Mack Brown is all but done as head coach of the Texas Longhorns, even if he is pretending he is unaware. By association, most of his staff is in the same predicament.
But if just one member were to stay, it's tough to argue against it being defensive coordinator Greg Robinson. The accolades continue to pile up for the man who single-handedly turned around the Longhorns' defense.
Three of Robinson's players have been named to All-Big 12 teams, with star defensive end Jackson Jeffcoat capping off his career as one of the most decorated players in the country.
On Wednesday, the senior was named the Big 12's Co-Defensive Player of the Year, a first-team All-Big 12 defensive lineman, the Hendricks Award winner as the nation's best defensive end and a second-team All-American by USA Today.
Congrats to our second Hendricks Award Winner Jackson Jeffcoat! pic.twitter.com/b16yRhO5W8— Mack Brown (@UT_MackBrown) December 11, 2013
On the season, Jeffcoat tied for third in the nation with 12 sacks and was No. 13 with 18 tackles for loss. Playing his last two games at Robinson's "Viper" position, he tallied 21 tackles and five sacks.
Prior to Robinson's replacement of Manny Diaz as defensive coordinator, the star bookend had zero sacks and just two tackles for loss. Without the two-time Super Bowl winner at the helm, Jeffcoat likely spends the season as another underachieving talent instead of a national award winner.
However, Robinson's impact on Jeffcoat is simply the tip of the iceberg. He turned Steve Edmond, one of the goats from the 2012's disastrous group, into an All-Big 12 honorable mention at outside linebacker. He also got cornerback Carrington Byndom back on the all-conference team after his disappointing junior season.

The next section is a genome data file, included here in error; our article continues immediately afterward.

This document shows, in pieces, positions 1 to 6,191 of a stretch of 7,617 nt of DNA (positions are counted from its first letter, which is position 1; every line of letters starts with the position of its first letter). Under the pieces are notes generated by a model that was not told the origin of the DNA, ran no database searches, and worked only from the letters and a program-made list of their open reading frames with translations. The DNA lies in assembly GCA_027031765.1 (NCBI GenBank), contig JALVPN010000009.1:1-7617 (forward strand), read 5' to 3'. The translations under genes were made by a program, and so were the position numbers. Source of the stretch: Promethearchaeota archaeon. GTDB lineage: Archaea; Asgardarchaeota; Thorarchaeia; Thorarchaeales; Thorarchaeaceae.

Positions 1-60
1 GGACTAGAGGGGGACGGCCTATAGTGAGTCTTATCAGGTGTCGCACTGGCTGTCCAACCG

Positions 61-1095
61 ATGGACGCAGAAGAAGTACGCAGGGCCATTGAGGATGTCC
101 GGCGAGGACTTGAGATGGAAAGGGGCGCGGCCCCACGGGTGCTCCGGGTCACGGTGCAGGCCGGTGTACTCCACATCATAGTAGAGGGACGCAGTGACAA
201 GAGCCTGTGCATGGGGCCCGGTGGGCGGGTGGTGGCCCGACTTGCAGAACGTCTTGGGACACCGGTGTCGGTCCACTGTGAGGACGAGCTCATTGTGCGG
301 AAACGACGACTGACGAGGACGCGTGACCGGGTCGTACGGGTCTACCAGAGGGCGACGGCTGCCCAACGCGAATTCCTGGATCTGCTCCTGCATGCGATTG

Steve Edmond: Stud. What a huge couple of plays.— David Ubben (@davidubben) November 10, 2013
The list goes on, whether you want to discuss Cedric Reed's banner year or Chris Whaley's pre-injury impact. This all from a coordinator that called most of his players "by their numbers" during his first couple of weeks on the job. Just imagine what he could do with a full spring.
Unfortunately, he may not get the chance at one. Whoever replaces Brown as head coach will want to bring his own staff aboard for the pending Texas turnaround.
Keeping at least a part of the old regime around, however, is not entirely unheard of. Most recently, new USC head man Steve Sarkisian showed a willingness to keep Ed Orgeron on the staff, though the interim coach would have no part of it.
Then again, the next man up could use Robinson's disastrous years at Syracuse and Michigan as a reason to bring to bring in a fresh face. Or Robinson could just decide to follow his close friend out the door.
Whatever the case may be, Robinson has enjoyed his best season since his previous stint with the Longhorns in 2004. Should Texas' next head coach find use for him, his track record with Texas athletes says that he would remain successful.
As with the head coaching situation, we just have to wait and see.